“We are divided as people because we are not integrated as individuals.” — Brené Brown
Consider the following phrase:
"You are my everything."
Does that statement make you swoon...or squirm?
Personally, those words cause both my eyebrows and my skepticism to raise.
Maybe it sounds nice in a cheesy romantic comedy.
But please don't strive for the all-encompassing yielding of your self-hood
Instead, stand tall on your own, radiate your greatest capacity for contribution and bask in how wonderful you are both alone and in collaboration with others.
And choose a partner who does likewise.
There is a deeply damaging and overly romanticized notion of either depending wholly on another person or letting them wholly depend on you.
Enter the prince charming complex, wherein a man on a white horse sweeps a woman off her feet, "saving" her amidst her own inability to save herself.
Or the woman who continually chooses the damaged goods with the (misguided) sincerity to "fix him."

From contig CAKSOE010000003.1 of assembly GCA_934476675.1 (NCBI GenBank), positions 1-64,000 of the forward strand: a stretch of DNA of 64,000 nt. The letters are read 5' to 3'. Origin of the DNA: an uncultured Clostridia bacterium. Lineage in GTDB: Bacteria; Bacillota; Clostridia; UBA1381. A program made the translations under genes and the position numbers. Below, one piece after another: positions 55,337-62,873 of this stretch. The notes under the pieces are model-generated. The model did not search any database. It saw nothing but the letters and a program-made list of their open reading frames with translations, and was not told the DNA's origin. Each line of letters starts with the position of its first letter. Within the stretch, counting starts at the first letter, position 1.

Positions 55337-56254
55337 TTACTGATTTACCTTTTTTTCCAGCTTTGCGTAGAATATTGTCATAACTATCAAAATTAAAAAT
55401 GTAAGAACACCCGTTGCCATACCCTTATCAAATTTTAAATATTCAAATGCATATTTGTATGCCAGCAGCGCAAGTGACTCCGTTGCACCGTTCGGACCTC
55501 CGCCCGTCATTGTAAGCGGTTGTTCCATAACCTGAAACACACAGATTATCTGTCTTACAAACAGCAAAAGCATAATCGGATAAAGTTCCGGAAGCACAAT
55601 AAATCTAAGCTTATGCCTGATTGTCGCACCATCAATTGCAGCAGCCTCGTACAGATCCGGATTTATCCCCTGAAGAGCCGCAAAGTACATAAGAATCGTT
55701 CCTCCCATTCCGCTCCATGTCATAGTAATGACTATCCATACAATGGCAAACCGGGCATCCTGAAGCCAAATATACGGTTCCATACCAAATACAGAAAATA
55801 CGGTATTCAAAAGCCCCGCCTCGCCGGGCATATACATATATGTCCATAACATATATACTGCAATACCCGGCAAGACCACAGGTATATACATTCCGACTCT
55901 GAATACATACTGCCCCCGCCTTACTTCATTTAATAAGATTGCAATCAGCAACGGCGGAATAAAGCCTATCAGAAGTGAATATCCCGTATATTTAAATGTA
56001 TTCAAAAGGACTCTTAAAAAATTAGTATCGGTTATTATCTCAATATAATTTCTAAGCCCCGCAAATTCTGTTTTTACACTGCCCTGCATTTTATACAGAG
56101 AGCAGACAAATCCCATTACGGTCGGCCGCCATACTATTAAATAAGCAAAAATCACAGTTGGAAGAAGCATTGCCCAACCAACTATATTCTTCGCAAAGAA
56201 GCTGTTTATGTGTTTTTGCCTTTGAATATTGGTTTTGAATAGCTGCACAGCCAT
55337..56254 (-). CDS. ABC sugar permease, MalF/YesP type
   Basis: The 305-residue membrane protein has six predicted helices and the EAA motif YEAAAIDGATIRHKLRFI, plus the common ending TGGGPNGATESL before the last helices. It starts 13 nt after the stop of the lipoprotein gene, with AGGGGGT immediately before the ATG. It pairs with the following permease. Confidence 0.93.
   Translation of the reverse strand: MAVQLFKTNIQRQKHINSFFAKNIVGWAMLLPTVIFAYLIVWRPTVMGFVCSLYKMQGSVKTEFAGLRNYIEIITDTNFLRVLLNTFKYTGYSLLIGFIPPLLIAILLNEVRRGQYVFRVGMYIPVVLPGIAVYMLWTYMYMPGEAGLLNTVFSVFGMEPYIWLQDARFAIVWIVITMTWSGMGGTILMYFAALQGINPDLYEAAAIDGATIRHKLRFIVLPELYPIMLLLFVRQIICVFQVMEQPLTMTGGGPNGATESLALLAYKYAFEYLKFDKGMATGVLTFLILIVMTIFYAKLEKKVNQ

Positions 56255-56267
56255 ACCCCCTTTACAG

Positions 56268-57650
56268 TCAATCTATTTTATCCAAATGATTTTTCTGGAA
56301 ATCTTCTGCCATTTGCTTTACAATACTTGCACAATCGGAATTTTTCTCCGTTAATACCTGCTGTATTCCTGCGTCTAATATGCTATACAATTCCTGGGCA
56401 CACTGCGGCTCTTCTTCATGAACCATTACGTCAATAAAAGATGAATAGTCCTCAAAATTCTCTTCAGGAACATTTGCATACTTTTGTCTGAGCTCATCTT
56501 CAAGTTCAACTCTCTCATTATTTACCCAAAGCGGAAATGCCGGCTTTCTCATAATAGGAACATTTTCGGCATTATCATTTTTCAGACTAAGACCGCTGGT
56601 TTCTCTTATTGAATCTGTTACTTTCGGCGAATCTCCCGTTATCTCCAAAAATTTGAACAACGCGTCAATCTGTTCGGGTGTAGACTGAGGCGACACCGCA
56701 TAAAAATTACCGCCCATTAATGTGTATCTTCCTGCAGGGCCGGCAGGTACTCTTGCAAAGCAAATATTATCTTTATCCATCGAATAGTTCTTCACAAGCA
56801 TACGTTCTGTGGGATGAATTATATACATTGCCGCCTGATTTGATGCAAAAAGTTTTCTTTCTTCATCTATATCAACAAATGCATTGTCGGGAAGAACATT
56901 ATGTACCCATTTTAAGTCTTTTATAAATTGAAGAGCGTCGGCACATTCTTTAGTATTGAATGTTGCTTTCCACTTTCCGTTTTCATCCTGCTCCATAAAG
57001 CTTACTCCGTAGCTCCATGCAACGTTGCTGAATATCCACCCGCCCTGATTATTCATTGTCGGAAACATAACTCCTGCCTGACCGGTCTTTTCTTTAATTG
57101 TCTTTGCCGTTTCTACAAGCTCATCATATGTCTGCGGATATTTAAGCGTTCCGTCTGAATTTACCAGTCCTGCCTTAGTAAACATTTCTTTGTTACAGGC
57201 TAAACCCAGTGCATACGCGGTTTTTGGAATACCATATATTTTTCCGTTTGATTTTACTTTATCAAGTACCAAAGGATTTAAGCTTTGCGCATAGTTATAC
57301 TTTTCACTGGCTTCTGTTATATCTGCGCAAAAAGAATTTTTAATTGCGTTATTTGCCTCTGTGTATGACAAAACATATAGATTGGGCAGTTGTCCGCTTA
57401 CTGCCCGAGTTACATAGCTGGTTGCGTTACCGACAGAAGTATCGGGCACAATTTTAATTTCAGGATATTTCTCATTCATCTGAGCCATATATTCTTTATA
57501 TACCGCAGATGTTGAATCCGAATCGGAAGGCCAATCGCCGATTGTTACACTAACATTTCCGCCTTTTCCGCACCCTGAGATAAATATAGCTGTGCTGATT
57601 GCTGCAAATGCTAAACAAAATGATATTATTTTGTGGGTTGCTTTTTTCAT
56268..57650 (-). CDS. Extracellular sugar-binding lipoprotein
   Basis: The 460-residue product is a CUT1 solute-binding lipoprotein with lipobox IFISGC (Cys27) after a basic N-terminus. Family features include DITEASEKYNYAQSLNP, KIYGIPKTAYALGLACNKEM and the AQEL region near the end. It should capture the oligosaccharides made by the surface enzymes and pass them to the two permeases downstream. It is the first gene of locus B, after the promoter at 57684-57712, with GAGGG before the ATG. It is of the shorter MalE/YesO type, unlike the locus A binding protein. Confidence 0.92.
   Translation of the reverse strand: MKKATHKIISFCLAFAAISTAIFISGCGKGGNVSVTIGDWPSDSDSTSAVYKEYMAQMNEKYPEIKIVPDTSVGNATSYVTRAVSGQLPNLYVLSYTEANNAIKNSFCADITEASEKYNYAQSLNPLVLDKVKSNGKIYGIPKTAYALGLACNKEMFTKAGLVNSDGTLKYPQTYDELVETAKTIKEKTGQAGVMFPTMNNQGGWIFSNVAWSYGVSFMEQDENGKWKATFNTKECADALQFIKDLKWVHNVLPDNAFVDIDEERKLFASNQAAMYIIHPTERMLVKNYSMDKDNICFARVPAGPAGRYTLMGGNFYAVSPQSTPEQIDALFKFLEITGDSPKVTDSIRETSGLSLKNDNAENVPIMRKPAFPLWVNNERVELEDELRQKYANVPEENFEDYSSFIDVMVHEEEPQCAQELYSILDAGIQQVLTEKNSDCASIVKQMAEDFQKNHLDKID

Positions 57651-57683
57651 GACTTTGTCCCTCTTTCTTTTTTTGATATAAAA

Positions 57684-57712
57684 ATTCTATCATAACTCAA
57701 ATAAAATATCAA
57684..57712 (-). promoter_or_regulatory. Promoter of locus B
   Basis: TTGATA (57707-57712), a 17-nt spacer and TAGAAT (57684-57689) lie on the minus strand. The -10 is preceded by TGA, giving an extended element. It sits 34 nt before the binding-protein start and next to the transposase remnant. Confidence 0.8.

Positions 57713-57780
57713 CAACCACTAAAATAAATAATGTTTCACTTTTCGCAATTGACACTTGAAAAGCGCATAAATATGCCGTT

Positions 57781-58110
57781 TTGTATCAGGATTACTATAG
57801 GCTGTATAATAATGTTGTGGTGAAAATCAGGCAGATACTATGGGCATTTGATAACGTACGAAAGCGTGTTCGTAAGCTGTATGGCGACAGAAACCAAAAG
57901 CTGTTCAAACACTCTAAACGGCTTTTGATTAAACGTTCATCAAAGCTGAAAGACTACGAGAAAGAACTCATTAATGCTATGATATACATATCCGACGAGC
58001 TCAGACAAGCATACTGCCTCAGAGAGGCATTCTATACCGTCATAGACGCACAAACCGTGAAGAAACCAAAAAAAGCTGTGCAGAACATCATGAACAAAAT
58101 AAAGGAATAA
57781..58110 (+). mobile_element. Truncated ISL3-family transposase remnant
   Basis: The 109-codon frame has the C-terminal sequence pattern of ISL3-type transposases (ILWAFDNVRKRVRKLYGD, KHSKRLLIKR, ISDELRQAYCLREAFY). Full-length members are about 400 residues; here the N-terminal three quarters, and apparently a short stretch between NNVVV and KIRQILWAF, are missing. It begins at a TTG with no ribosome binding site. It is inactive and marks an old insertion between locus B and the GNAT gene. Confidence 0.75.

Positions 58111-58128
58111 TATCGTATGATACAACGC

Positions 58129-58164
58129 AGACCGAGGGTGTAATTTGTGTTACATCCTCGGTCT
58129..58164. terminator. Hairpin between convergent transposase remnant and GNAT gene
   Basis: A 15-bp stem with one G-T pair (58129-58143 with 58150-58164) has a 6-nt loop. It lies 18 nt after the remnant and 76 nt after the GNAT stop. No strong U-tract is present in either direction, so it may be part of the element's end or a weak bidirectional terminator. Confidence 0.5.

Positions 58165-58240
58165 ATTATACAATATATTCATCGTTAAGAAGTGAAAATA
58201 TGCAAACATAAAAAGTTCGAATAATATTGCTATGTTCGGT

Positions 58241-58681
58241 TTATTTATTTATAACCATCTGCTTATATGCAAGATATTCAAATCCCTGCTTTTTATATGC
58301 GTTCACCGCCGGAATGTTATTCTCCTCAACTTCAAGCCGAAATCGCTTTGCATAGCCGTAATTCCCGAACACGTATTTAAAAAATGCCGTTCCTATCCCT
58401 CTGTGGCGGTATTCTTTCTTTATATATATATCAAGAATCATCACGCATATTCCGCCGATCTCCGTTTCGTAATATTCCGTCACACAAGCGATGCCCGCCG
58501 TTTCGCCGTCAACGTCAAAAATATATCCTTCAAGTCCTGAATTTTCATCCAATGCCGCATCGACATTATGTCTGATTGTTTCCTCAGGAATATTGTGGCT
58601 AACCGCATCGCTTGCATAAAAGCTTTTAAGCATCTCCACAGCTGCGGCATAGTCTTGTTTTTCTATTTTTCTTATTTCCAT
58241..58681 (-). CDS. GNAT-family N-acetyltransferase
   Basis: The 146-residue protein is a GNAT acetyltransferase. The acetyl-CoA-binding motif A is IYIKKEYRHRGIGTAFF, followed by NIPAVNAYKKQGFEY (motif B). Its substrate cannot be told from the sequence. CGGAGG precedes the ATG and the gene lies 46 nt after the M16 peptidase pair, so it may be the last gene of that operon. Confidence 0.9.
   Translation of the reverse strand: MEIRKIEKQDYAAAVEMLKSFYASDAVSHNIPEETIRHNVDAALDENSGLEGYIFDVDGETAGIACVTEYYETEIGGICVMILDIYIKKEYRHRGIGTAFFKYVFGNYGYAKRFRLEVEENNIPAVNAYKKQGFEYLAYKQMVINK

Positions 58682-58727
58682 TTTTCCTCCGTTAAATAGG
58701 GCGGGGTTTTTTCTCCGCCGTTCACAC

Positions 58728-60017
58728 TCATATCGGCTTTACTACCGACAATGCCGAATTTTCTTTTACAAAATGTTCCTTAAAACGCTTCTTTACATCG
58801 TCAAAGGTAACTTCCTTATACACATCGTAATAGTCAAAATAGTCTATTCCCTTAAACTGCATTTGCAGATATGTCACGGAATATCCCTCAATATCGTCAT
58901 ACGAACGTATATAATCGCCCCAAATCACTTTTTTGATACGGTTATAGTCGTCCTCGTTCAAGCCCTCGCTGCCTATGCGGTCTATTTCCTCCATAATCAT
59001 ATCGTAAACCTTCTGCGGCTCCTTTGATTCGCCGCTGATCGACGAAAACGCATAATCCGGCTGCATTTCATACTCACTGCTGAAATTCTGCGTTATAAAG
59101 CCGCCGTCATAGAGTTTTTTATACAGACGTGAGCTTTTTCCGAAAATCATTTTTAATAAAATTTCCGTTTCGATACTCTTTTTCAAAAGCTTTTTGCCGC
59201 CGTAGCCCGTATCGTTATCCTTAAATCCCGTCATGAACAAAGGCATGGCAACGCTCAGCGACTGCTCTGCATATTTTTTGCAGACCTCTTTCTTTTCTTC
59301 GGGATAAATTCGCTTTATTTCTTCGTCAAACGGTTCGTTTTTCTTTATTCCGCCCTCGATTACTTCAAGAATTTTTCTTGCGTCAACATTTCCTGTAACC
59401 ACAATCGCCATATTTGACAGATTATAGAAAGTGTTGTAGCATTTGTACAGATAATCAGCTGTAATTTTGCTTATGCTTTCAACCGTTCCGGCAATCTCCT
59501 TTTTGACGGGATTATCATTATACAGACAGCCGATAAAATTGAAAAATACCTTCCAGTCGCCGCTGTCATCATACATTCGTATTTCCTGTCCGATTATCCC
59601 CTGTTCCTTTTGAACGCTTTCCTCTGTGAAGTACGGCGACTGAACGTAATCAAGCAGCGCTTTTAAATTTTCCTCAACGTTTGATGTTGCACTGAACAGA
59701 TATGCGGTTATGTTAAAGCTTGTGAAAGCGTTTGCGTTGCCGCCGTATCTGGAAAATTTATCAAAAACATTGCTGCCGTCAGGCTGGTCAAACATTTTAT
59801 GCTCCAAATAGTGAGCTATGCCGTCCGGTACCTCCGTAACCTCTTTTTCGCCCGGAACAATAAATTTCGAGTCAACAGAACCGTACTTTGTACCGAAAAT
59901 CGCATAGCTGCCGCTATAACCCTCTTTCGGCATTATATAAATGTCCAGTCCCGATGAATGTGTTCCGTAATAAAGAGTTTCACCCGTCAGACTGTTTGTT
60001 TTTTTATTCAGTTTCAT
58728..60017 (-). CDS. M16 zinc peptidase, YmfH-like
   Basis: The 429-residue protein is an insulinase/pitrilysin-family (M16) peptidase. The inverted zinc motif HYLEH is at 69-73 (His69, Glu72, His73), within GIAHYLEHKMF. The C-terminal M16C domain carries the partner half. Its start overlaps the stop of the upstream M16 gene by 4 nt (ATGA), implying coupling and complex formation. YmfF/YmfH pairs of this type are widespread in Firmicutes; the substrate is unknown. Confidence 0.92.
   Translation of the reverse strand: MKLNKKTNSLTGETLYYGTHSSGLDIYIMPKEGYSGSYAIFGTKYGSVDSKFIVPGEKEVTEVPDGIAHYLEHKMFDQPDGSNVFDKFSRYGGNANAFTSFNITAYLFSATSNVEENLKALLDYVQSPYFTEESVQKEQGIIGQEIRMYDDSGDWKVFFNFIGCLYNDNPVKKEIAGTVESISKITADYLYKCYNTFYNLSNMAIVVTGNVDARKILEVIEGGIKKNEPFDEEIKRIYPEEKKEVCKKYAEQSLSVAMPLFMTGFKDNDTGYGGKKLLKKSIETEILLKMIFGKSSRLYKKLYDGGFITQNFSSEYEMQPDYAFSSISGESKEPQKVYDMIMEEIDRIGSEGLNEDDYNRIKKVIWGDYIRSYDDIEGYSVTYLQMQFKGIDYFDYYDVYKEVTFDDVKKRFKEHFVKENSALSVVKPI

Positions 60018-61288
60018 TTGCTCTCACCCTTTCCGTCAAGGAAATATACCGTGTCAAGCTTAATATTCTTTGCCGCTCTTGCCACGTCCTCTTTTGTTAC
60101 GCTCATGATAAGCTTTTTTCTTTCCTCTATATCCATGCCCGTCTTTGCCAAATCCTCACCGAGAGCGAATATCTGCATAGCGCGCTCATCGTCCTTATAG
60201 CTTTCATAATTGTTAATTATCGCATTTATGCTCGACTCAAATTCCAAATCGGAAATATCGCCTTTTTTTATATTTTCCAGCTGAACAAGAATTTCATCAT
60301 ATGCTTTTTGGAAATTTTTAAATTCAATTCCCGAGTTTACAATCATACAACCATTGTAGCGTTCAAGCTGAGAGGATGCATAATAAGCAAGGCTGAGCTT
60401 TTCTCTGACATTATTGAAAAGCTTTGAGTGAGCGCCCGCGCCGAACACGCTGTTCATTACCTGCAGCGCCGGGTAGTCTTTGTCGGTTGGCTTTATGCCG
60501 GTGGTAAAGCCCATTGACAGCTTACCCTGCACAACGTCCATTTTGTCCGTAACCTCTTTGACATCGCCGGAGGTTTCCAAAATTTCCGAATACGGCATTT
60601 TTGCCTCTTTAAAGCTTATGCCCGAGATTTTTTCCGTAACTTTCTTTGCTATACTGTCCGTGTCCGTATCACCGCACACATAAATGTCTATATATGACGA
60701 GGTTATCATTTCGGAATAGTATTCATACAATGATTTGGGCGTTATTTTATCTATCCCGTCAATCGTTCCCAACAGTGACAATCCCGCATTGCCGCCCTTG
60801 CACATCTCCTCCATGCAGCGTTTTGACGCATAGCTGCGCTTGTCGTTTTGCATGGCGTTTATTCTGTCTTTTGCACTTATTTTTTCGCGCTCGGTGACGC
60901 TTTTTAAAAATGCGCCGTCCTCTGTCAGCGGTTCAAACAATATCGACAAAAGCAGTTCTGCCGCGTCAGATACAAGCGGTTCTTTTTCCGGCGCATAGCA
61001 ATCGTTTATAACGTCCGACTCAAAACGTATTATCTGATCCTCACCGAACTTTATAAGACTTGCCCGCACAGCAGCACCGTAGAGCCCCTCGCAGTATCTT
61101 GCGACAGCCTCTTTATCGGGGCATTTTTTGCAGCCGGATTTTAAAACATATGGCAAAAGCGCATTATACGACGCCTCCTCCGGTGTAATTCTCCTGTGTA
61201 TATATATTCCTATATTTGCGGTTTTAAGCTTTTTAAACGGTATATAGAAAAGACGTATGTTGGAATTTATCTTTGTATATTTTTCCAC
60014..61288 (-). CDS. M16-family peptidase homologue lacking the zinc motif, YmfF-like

Humans are not meant to live in isolation, neither alone nor in a secluded bubble with someone else.
Let's get something straight: you are your own everything.
You already have all of the tools you need available to you at this very moment.
Interacting in relation to other humans is how you learn to access those tools and show others how to access them in turn.
I generally try to avoid the giving of definitive advice; however, I'm firm in this matter and I wholeheartedly
Whether romantic or platonic, base relationships on self-sufficiency.
Choose partners who take care of themselves.
And hold up your side of the bargain by taking care of yourself.
Self-sufficient partnership does not mean the inability to receive care, however.
I use the word "partnership" very intentionally.
Because partnership entails reciprocity.
Using your unique talents, benefitting from theirs. And vice versa.
Take the gifts of your own relationship and spread them outwardly. Take the gifts of your outside interactions and bring them home to your lover.
Even while you take care of yourself and your partner takes care of him- or herself, you allow yourself to be open the receiving their care and they are open to receiving your care.
Basically, neither person needs the other.
But you choose to support and be supported by one another.
Trust yourself and make sure they trust themselves.